I will say this and we've been given tremendous credit because the Olympics was not going well and when they came in out of the blue and they said, we'd love to participate in the Olympics. It made the Olympics very successful. President Moon of South Korea was very generous in his statement, says t the fact that we had a lot to do with that, if not everything. We had a lot to do with it.

The Olympics were beautiful. They were really very successful and as you know, they weren't looking that way prior to.

So, I thought North Korea was terrific. They came out. They went into the Olympics. They went in with good spirits. They did well.

It's -- let's see if we can carry it over. We may carry it over. It may not. It's a very tenuous situation. It's going to be very interesting to see what happens.

REPORTER: You sound more optimistic about this --

TRUMP: I'd like to be optimistic, but I think maybe this has gone further than anyone has taken it before. Nobody has been in a position. This should have been handled long ago. This should have been handled over years by many different administrations, not now. This was not the right time to handle it.

But these are the cards we were dealt. We're handling it properly and again as I said, hopefully, we'll go in the very peaceful, beautiful path. We are prepared to go whichever path is necessary. I think we are having very good dialogue.

And you are going to certainly find out pretty soon what's happening. But we have -- we have made progress, there is no question about it.

REPORTER: Mr. President, would you be willing to meet Kim Jong-un?

TRUMP: We'll see what happens. Let's see what happens.

REPORTER: Have they agreed to suspend any types of tests right now --

TRUMP: We're going to see what happens. I don't want to talk so much about things that we don't know yet. But we have had very good dialogue. I think it was very positive dialogue. And you heard that before, but so far, whether you look at the Clinton administration or the Bush administration or the Obama administration, it never worked out.

That was the time to have settled this problem. Not now. But we are settling it. We're going to do something now.

One way or the other, we have to do something him, we cannot let that situation fester. We cannot let it happen.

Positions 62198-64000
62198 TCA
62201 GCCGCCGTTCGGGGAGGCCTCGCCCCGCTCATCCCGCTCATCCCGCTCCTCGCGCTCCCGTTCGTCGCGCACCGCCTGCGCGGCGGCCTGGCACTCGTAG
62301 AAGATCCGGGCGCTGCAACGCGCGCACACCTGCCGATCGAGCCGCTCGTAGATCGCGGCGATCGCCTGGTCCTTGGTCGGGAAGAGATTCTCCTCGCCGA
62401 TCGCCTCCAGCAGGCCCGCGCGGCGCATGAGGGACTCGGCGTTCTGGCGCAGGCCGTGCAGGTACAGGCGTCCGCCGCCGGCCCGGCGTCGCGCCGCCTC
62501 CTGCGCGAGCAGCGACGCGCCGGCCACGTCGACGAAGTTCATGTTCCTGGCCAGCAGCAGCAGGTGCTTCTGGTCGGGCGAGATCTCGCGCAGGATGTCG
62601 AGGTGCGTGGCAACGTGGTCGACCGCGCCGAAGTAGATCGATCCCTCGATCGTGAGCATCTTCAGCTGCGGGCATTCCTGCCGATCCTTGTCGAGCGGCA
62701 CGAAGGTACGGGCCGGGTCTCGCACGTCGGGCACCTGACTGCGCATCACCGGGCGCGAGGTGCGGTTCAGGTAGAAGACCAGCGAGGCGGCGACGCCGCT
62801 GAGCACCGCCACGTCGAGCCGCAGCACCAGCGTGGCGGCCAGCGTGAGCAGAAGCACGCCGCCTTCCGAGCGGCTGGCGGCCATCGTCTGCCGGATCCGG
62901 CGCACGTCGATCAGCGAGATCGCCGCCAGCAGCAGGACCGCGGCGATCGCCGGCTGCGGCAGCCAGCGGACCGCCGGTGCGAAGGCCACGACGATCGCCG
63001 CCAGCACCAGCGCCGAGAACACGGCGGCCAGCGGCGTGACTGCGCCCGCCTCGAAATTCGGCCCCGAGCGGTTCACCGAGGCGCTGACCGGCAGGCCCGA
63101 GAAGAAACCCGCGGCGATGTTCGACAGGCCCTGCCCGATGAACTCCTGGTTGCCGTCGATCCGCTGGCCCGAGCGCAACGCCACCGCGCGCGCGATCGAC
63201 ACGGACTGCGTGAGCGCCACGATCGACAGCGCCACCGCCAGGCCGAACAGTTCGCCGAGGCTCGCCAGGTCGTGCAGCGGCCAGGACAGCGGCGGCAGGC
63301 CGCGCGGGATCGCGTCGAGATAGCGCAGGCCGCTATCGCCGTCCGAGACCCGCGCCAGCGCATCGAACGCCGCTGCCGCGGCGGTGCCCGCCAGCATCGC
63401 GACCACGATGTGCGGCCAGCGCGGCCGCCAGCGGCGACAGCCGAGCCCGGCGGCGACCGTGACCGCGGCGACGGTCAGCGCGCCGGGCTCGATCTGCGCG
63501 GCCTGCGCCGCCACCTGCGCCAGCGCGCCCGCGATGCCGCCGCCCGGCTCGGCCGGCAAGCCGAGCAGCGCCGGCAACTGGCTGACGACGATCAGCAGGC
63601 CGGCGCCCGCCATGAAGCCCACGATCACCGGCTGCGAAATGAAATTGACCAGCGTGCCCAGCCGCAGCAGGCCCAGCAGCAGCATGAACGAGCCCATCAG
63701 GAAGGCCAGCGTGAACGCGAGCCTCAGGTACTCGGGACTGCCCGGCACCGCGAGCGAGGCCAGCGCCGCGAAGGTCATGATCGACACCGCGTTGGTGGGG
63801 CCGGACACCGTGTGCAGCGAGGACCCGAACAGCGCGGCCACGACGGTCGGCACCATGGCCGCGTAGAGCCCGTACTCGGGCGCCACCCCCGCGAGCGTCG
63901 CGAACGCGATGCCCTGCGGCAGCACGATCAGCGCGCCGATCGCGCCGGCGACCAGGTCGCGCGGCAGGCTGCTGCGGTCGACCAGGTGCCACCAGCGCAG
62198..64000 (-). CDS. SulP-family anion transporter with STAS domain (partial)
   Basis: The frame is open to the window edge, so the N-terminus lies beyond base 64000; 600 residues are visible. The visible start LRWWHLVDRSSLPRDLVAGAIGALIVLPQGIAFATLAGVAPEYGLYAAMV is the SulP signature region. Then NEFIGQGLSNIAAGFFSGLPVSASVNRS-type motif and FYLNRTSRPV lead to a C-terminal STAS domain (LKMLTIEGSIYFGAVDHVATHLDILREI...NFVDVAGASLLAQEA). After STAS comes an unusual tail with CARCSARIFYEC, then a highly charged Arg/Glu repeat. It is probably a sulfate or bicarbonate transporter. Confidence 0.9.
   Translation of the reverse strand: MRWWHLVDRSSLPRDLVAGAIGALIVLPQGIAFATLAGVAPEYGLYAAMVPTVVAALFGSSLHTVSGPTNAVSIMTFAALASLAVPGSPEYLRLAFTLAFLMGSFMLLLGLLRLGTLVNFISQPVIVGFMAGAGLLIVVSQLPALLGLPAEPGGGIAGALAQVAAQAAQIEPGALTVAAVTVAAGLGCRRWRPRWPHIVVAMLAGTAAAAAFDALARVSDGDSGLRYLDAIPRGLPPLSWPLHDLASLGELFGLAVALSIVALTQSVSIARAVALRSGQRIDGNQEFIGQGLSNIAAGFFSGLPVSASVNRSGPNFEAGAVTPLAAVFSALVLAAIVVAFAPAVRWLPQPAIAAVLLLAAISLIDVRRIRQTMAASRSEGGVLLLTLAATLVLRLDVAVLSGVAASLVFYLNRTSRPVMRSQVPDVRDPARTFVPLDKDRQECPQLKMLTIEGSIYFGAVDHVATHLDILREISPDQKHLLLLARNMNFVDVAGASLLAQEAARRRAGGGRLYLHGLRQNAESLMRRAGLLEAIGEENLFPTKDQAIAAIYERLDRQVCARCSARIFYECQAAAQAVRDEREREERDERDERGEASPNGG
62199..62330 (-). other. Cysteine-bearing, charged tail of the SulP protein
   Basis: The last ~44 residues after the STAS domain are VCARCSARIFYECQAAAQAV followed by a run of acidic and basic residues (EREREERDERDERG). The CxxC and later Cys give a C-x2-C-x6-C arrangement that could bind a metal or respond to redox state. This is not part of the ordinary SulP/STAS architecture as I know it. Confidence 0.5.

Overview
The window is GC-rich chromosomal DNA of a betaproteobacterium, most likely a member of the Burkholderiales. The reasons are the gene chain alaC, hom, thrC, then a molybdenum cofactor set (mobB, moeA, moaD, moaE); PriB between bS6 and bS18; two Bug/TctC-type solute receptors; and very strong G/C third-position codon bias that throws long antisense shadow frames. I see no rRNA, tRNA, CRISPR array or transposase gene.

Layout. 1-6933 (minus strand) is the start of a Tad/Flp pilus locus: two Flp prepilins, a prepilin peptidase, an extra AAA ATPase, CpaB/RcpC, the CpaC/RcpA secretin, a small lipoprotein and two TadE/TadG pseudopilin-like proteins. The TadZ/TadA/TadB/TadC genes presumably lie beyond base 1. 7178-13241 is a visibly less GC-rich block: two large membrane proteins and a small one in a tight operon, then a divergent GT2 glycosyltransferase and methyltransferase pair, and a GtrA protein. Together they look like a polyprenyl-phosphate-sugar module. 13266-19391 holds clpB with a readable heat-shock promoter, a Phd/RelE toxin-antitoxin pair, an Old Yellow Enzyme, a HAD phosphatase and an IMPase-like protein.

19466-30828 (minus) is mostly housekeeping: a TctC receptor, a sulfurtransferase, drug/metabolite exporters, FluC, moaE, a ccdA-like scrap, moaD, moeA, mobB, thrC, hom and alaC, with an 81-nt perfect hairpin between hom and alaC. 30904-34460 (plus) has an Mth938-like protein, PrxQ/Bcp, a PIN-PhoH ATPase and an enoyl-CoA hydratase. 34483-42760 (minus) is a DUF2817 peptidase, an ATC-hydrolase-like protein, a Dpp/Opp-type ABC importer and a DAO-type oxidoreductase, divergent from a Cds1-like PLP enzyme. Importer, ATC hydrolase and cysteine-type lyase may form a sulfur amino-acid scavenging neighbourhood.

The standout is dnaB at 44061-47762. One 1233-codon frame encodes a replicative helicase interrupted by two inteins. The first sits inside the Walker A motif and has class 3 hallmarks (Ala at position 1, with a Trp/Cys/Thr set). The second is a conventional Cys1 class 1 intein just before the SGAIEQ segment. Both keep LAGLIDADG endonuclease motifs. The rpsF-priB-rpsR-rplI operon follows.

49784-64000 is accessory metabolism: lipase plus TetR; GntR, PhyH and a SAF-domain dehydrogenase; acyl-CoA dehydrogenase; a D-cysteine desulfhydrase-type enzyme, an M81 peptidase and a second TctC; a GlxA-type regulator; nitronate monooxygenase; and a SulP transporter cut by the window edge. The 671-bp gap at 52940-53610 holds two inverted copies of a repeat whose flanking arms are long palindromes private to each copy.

TRUMP: We're going to see what happens. I don't want to talk about it. We're going to see what happens.

(INAUDIBLE) TRUMP: Sweden will always be helpful. Sweden has been helpful in the past. They were very helpful recently with respect to something else. They are a great friend and a very competent friend.


TRUMP: Excuse me?


TRUMP: Yes, I do know that. I know that. A lot of people know that. Thank you for pointing it out. But we all know that.

OK. Thank you very much. We'll see you later. Thank you very much.

BALDWIN: All right. The president there, significant comments. That's the first time he tweeted about it, it's the first time we seen the president on camera commenting about this mega news out of the Korean peninsula there. He is sitting alongside the Swedish PM who just arrived before this news conference next hour.

But the news today is that North Korea is apparently now saying it is willing to give up its nuclear missile testing in exchange for talks with the United States. The caveat, the North wants its own safety guarantee. The official statement came from the South, which announced a rare summit between Korean leaders next month.

Keep in mind, this hasn't happened in more than 10 years and for the first time, it will actually happen on the DMZ in an of itself a major, major milestone.

So, David Sanger, you are the perfect person to talk about all of this, and especially what we just heard from the president, our CNN political and national security analyst, and national security correspondent for the "New York Times".

And so are you, Will Ripley, you have been in and out of Pyongyang, I lost count. You are currently in Beijing.

But, David Sanger, first to you, the words of the president, hope so, seem to be acting positively. We'll see. What's your read on that from Trump?

DAVID SANGER, CNN POLITICAL AND NATIONAL SECURITY ANALYST: Well, all head words that are probably appropriate for the moment. He was -- you know, by Donald Trump's standard, that was pretty diplomatic stuff, don't you think, Brooke? So, he is --

BALDWIN: No victory laps, no claiming credit.

SANGER: No claiming credit, no victory laps, he hasn't even made a big deal of the degree to which the --